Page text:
While They Are Sleeping...
The two most important things you can do to ensure healthy, fruit-bearing trees are best done while they are sleeping (dormant).
Dormant Spray Treatments – It's important to be aware of ailments before applying dormant sprays.
General application rule: once the tree is leafless, apply the product three (3) times during the dormant season; each application should be 30 days apart, especially on peaches and nectarines. Before buds swell, we recommend:
- 1st Application – December 1
- 2nd Application – New Year's Day
- 3rd Application – February 1st
Fruit trees need two (2) types of winter protection—against Insects and Fungus
Bonide All Seasons Horticultural Spray Oil: The organic option to control all insect pests. Superior type paraffinic oil for use as a growing season spray, dormant spray (not on leaves) or delayed dormant spray. Available in RTU and Concentrate bottles.
Monterey Liqui-Cop: Liquid copper fungicide* spray naturally prevents leaf curl, shothole, brown rot on almonds, apricots, peaches, nectarines, walnuts and citrus. Available in concentrate and ready to spray (RTS)s bottle.
Bonide Liquid Copper Fungicide*: Copper Sulfate 7% organically treats Brown Rot, Black Spot, Blotch, Downy and Powdery Mildew, Fire Blight, Leaf Spot, Peach Leaf Curl, Rust and Scab. Available in RTU and Concentrate bottles.
* Copper Fungicide sprays should be applied 24 hours before oil treatments, early in the day without wind and 24 hours before expected rain. Be certain to apply before buds break—never after.
How to properly prune your fruit trees:
The best time to prune your fruit trees is when they are dormant; you can see what you are doing and remove all of the dormant buds, which helps the remaining buds become stronger. Summer pruning can lead to slow fruit ripening and exposes fruit to sunburn. While it is true that pruning best practices can be specific to the type of fruit tree, these 3 simple steps will work for most:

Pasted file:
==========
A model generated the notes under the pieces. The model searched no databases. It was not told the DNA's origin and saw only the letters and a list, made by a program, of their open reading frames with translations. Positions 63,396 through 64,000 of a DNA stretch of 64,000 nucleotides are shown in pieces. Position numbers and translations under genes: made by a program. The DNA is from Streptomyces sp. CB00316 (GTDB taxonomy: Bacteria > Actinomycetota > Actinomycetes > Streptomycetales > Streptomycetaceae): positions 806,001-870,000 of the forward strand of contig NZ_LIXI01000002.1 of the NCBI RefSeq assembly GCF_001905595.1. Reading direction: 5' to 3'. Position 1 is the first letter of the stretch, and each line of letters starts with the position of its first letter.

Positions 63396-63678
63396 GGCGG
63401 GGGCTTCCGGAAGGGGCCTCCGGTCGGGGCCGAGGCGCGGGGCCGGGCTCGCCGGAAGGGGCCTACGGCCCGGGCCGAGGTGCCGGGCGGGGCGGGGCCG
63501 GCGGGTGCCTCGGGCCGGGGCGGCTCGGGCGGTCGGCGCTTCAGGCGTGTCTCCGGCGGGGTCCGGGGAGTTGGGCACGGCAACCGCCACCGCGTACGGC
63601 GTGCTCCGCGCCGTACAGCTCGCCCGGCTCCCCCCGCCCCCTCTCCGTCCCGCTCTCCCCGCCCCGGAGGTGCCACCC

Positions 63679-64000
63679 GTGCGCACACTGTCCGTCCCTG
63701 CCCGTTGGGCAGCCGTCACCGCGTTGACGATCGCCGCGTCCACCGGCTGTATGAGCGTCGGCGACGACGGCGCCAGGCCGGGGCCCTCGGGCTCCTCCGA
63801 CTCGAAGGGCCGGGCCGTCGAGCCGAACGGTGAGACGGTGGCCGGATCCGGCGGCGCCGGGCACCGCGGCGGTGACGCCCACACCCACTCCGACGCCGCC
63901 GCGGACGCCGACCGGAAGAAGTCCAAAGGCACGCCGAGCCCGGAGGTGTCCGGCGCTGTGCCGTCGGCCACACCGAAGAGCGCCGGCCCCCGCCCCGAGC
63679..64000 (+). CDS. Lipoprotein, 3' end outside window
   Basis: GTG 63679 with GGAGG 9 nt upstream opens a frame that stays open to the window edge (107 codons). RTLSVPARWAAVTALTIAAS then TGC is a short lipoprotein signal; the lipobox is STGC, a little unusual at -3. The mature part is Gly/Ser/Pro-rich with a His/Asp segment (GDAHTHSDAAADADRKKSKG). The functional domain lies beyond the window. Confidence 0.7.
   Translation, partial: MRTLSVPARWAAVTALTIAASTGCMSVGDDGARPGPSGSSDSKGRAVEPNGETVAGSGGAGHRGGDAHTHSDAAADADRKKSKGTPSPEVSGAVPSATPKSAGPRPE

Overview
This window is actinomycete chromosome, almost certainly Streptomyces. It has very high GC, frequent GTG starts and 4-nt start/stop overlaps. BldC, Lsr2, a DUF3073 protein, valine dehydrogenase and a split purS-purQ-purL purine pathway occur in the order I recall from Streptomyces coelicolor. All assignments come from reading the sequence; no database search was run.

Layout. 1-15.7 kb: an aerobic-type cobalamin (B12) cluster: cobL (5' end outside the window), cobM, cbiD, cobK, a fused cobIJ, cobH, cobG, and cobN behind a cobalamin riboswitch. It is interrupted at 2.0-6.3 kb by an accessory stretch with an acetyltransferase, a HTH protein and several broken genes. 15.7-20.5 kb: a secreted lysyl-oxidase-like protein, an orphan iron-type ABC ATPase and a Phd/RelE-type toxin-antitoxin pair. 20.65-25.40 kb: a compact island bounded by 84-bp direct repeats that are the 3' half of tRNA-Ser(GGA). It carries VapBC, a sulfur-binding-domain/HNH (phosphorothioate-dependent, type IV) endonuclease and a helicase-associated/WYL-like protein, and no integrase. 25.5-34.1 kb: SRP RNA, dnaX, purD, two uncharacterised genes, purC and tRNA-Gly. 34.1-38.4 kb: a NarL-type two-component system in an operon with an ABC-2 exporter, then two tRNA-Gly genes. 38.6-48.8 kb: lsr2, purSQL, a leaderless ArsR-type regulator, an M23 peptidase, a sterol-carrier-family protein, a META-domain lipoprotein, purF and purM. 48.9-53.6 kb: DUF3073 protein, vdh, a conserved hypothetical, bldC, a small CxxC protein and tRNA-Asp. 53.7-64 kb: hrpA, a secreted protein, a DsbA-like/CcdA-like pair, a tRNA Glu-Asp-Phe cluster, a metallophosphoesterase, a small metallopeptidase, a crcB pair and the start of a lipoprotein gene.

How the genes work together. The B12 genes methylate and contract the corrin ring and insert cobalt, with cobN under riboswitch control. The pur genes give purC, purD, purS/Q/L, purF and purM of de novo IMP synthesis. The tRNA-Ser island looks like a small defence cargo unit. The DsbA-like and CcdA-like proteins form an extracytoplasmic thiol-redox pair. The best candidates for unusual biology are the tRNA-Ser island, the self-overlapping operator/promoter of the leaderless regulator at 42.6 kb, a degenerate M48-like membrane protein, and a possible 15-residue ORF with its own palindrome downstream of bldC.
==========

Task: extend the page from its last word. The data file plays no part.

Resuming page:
Step 1: Clean Up – Start by pruning away any wood that is dead, damaged or diseased
- Remove any sprouts (suckers) coming from the base of the trunk.
- Remove any perfectly vertical branches or "watersprouts" that may be growing from the main branches.
- Prune the branches back so they are flush to the larger limb they are growing from — don't leave little stubs.
Step 2: Thin Out – The object of thinning is to allow more light and air in, which will boost fruit production and reduce pests and diseases.
- Remove any branches that grow downward, toward the center of the tree or that cross paths with another branch. The goal is to have evenly spaced branches splaying out in a pleasing, fractal-like pattern from the center.
- Thin out where there are multiple branches competing with each other. You might find two or more growing from a single crotch at a narrow angle. Retain the branches with the healthiest appearance and best crotch angle. Wide angles can break with fruit.
- Continue to thin the tree until there is a good 6 to 12 inches of air space around every branch. The smaller the branches are, the closer they can be to each other. All clean up cuts should be made flush to the branch.
Step 3: Slight Trim – This is the easiest step. Think of it as giving your tree a haircut.
- Cut off 20% to 30% of last year's growth. You can distinguish last year's growth from two-year-old growth by the wrinkly ring of bark encircling each stem. Depending on the tree, this may be anywhere from 2 inches to 4 feet back from the tip of each branch. These cuts will be made part way into each branch. Prune each branch back to a point one-quarter of an inch above a bud that faces the direction you want that branch to grow in the coming year.